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Voices from the COVID Unit: Roman Abdul Satar

Roman Abdul Satara

This is the fourth story in a 5-part series of firsthand accounts from those who cared for COVID-19 patients hospitalized at UVA Health.

"My experience with COVID made me think of nursing as definitely the career for me. I saw so many courageous nurses during the pandemic."

I started working as a patient care technician (also known as a clinical nurse assistant or CNA) in the UVA Medical Intensive Care Unit in August 2019. It was my first experience in a hospital setting.

As a PCT, we take vital signs, help the nurse position and turn patients, and ensure comfort for our patients. We are also responsible for keeping the unit clean and organizing all the supplies. We sometimes help the health unit coordinator welcome visitors and perform administrative duties.

That was our routine before COVID-19.

A Hopeless Situation

Due to the short supply of PPE (personal protective equipment), we were unable to perform what we were used to doing. So our nurses would do most of the patient care. I felt helpless for not being there for them as much as I wanted to. Later, when we were comfortable with having enough PPE, it was a relief to interact with our patients and help them be comfortable.

In the MICU, we always cared for the sickest population and witnessed death. However, during the pandemic, before the vaccine, we saw more death than I had ever seen in the past. It was emotionally draining to feel so helpless against the virus and not to be able to save patients after having done everything we could.

Keeping My Family Safe

Due to the ambiguity of the virus and the lack of treatment, many were scared to work with the infected population and rightly so. Many of us lived with family members who were especially vulnerable to COVID-19, including myself. My family was concerned for me to be at work every day. I was terrified of taking the virus back home to my parents.

Every day after work, I would take all the precautions I could and sanitize everything I was taking home. I completely isolated myself from my family by using a different entrance to the house and staying in our basement for the longest time. I would FaceTime my parents while I was 15 feet away from them. I had a mini fridge from my college days and I’d have my meals downstairs on my own and wouldn’t go upstairs at all.

Mentally, it made me feel better that I was doing everything I could to protect them. However, there were many days when I desperately wanted to hug my parents and seek support and couldn’t. It is still surreal to think back about all the things we did.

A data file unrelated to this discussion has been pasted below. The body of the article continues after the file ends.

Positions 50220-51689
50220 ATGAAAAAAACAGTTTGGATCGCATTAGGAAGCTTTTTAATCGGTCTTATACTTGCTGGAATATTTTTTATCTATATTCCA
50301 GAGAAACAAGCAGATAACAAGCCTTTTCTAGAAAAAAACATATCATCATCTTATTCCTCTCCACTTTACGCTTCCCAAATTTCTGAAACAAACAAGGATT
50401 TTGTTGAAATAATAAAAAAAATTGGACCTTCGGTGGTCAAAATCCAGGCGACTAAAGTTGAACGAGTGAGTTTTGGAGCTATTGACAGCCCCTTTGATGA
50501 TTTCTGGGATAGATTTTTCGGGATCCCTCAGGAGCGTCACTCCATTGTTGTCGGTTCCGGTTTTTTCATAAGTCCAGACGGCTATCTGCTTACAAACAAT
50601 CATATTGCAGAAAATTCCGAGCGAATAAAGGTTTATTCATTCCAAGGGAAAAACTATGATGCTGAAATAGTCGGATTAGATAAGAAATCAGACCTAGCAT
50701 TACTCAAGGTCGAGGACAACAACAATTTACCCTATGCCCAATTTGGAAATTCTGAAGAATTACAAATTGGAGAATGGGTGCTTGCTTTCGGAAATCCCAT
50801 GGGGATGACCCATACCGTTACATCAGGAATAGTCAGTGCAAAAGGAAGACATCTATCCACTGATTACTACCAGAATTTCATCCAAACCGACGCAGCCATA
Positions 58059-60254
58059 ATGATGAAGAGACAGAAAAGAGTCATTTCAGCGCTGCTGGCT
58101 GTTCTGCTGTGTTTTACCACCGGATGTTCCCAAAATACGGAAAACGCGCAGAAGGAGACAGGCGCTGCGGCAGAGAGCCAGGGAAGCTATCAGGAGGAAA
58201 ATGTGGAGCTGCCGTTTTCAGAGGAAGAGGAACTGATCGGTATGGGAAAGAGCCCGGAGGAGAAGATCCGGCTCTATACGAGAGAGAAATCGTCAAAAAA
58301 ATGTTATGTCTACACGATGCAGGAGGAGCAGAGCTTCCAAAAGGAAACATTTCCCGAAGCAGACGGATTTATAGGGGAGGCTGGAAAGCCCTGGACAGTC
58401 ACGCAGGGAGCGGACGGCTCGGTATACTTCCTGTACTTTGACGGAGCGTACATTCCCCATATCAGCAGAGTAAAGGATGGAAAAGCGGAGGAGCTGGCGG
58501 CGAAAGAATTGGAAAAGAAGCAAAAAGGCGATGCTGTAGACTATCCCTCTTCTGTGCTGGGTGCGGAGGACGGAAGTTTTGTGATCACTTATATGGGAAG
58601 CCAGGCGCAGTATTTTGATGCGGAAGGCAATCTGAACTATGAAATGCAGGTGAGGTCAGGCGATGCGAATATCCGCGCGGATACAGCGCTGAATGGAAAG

Thankfully, none of us got sick. We are all vaccinated now and it takes some of the pressure off. They’re proud of me now. They told me that they didn’t know if I was brave or foolish or stubborn. But they are happy that I kept caring for our patients and stayed safe.

Supporting Each Other

During the hardest months of the pandemic, I relied on my team. My coworkers became my close friends and family. When I’d come to work, I’d see how we all pitched in and did our part. It brought us even closer as a team.

Some of my coworkers came up with a mindfulness program where we could try to think about other positive things and get your minds out of the COVID land. We were surrounded by it 24/7 and that was all we thought about.

I was lucky to be part of a team that cared for each other and shared our feelings. There was always a friendly ear that could listen to the pressure we felt that specific day.

Earning a Master’s in Nursing

When I started working in the MICU in August 2019, it confirmed my passion for critical care. So I applied in winter 2019, before the pandemic, to the UVA clinical nurse leader program. It’s a 2-year accelerated graduate program to earn my master’s in nursing.

Thank a Healthcare Worker

Take a moment to thank our team members for their work during the pandemic

I started the master’s nursing program in summer 2020, right in the midst of the pandemic.  It was a lot to work and go to class. But it helped that the program was mostly through Zoom. I have my bachelor’s in chemistry and thought I would spend my career doing lab research. I realized my passion was to care for those in a critical condition.

My experience with COVID made me think of nursing as definitely the career for me. I saw so many courageous nurses during the pandemic and how much work they put in. I’m excited to graduate and be in this field with so many very impressive nurses.

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